2% Monolaurin Cream and 2% mupirocin cream in the treatment of superficial bacterial skin infections: A double blind randomized controlled clinical trial. Protocol updated for more subjects.
Dim-Jamora KCC, Verallo-Rowell VM
PUBLICATION: Journal of Philippines Dermatology Soc 2006
By Vermén M. Verallo-Rowell, MD, FABD, FABDP, FPDS
Chair/Program Director, VMV Skin Research Centre + Clinics
Clinical Professor in Dermatology, Skin and Cancer Foundation, Inc.
Section Head, Dermatopathology, Makati Medical Center
Immediate Past Chair, Department of Dermatology, Makati Medical Center
Background : Two oils used since ancient times: olive and coconut, have been undergoing closer scrutiny in regard their production and uses. “Virgin”, “Extra Virgin” now applies to both oils, and regulatory standards have been made to define these descriptions. Studies on olive oil, especially as a nutraceutical product are many. Studies on virgin coconut oil (VCO) are much fewer.
The author, a dermatologist and dermatopathologist initiated the very first efficacy and safety studies on the cosmeceutical and nutraceutical uses of VCO in 1998. These clinical studies start at first with topical, then oral use of monolaurin, a derivative of VCO, followed by studies on the topical and oral use of the VCO itself. The timeline on how the author began the clinical studies, followed through the initial results, pursued further investigations to support these initial results, while comparing results with the more established olive, mineral oils, and alcohol, are well detailed in this article.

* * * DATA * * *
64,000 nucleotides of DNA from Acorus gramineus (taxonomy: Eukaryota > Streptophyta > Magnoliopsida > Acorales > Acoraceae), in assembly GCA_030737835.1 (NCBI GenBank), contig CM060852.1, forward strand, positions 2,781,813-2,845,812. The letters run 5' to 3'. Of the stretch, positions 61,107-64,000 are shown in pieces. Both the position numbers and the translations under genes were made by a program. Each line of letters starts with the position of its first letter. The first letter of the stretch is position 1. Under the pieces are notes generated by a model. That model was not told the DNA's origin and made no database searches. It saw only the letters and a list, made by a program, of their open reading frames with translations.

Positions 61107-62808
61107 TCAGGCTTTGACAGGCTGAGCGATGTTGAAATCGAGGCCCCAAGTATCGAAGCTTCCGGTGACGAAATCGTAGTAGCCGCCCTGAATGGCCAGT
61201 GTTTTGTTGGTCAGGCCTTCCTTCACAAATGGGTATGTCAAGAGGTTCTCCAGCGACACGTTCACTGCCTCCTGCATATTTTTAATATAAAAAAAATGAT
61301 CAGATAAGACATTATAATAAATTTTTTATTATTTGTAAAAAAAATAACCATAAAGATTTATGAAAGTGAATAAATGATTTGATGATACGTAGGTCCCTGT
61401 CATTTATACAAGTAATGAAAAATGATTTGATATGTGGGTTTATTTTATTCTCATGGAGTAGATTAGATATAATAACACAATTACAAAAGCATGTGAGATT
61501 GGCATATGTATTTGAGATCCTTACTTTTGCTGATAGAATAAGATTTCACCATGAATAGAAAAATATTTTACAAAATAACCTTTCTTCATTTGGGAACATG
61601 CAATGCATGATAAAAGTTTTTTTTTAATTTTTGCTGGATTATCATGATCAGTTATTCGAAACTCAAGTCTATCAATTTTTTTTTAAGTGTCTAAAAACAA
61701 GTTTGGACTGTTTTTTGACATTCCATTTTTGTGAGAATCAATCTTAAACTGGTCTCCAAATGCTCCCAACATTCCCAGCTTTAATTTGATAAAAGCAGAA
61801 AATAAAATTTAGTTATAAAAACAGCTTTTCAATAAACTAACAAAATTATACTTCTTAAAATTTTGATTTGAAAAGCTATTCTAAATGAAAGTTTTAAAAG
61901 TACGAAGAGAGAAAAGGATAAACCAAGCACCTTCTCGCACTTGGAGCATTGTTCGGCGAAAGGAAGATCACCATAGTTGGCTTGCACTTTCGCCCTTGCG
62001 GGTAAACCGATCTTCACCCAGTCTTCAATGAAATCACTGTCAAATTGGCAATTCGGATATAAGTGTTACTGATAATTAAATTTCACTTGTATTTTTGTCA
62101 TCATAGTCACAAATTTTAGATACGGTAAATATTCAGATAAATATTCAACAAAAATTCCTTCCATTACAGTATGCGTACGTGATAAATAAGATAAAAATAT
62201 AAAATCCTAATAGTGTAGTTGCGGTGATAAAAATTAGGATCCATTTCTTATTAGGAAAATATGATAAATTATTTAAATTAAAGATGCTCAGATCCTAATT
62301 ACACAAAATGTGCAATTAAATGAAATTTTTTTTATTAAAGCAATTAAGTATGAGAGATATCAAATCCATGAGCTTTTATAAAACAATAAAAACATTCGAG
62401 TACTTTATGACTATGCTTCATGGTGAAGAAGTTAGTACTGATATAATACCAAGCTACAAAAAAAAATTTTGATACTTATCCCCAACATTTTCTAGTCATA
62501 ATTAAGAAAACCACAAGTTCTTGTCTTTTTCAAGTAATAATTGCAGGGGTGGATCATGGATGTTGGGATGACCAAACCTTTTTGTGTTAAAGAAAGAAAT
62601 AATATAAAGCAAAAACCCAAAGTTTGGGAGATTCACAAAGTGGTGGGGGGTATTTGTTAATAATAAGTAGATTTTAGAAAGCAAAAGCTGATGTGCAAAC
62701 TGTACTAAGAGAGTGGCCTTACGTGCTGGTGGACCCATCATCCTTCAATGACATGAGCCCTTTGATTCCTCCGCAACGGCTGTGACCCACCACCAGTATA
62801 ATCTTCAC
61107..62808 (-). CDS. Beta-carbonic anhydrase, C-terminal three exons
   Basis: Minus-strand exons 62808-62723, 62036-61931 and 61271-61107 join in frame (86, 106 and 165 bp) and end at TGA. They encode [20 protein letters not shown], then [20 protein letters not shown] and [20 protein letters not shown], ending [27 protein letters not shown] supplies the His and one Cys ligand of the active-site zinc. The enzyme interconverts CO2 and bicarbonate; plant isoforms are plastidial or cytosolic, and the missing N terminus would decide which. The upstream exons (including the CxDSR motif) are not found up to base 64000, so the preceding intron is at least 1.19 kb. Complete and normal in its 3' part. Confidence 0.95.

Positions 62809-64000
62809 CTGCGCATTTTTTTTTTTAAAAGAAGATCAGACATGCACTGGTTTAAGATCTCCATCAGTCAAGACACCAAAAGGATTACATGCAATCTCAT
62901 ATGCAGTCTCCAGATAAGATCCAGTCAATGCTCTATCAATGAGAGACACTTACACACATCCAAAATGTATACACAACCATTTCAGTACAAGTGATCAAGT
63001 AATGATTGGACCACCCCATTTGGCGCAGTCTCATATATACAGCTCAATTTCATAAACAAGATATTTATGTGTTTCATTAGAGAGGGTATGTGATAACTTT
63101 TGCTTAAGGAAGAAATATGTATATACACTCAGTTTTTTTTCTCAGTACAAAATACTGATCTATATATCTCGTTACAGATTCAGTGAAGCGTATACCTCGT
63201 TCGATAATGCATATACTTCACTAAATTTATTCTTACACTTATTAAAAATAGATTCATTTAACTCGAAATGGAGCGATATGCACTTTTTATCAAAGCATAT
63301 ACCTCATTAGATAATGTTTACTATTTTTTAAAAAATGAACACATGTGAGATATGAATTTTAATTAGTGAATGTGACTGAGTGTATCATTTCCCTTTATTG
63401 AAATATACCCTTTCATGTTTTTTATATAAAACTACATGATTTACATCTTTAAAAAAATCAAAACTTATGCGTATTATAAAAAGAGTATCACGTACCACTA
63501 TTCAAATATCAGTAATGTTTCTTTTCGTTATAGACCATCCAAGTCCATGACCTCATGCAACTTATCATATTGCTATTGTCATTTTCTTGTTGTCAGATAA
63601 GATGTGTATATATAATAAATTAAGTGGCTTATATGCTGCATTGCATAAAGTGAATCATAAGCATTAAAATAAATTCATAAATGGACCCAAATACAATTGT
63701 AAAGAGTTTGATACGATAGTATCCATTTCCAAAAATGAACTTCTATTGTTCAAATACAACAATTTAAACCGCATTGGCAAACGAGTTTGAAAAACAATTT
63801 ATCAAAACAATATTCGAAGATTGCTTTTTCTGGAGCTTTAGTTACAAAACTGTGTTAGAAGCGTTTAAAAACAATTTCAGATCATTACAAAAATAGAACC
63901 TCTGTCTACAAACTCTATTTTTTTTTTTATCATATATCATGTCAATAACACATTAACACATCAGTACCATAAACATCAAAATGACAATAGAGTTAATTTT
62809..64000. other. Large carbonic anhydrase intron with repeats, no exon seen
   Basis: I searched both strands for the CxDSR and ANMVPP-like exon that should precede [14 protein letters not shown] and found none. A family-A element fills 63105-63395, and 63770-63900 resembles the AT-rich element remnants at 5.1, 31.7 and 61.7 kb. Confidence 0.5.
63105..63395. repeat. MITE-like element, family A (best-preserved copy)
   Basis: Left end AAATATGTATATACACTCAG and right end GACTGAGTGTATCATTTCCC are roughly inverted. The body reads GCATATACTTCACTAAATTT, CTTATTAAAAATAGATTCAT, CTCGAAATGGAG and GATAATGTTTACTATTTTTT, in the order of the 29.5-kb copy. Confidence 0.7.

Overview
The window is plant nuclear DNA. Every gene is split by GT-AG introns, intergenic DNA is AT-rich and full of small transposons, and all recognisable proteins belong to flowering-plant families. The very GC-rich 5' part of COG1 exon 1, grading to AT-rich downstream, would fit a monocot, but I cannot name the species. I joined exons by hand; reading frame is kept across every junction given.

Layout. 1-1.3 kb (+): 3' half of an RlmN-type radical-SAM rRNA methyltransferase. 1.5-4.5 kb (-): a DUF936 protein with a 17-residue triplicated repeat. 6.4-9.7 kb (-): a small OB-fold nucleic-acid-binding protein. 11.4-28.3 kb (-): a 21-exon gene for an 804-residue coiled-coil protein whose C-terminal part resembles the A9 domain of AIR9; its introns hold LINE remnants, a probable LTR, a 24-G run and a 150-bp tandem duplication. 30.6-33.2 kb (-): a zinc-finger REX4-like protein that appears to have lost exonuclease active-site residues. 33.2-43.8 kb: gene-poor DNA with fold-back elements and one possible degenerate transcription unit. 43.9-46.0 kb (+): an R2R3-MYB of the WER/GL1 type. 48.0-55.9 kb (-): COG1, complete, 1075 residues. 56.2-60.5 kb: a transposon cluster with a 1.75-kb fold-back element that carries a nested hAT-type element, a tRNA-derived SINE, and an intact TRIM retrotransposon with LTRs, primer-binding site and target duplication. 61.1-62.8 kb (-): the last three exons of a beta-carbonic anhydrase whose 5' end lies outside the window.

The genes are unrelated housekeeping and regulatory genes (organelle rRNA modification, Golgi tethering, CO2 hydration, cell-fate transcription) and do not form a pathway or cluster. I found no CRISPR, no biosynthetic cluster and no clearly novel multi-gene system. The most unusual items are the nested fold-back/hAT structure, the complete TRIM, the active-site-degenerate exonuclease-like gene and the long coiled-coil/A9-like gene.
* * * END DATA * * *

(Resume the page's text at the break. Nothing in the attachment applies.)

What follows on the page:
In recent years, better and more effective products have been produced by the dermatological, cosmetic and nutrition industry to address the perceived demand of consumers to look better and younger. Cosmetic and nutritional products, with some degree of pharmaceutical activity are now called cosmeceuticals and nutraceuticals. In parallel with, also as a result of this demand, there have been rapidly escalating advances in the technological fields of dermatology, chemistry and cosmetics. Inevitably, inquiries have turned towards examining the efficacy and safety of traditional products from nature.
Folklore and the writings on ancient medical practitioners as well as of later day physicians, ascribe to the coconut the ability to effectively treat and prevent many types of diseases. For the skin, and for hair care, the use of coconut products is also a common cosmetic practice.
Studies : A search of the medical literature prior to 1998 reveals the absence of modern evidence-based studies on the dermatological uses of coconut oil and its derivatives. That year clinical studies were initiated by the author on monolaurin, the monoglyceride of lauric acid. At 46-50%, lauric acid is the dominant fatty acid in coconut oil. Monolaurin was described and studied for its antiseptic effects in the 1960s by Dr. Kabara. Subsequently, more studies by other investigators, likewise done mostly in the laboratory, validated these initial findings (Verallo-Rowell, 2005).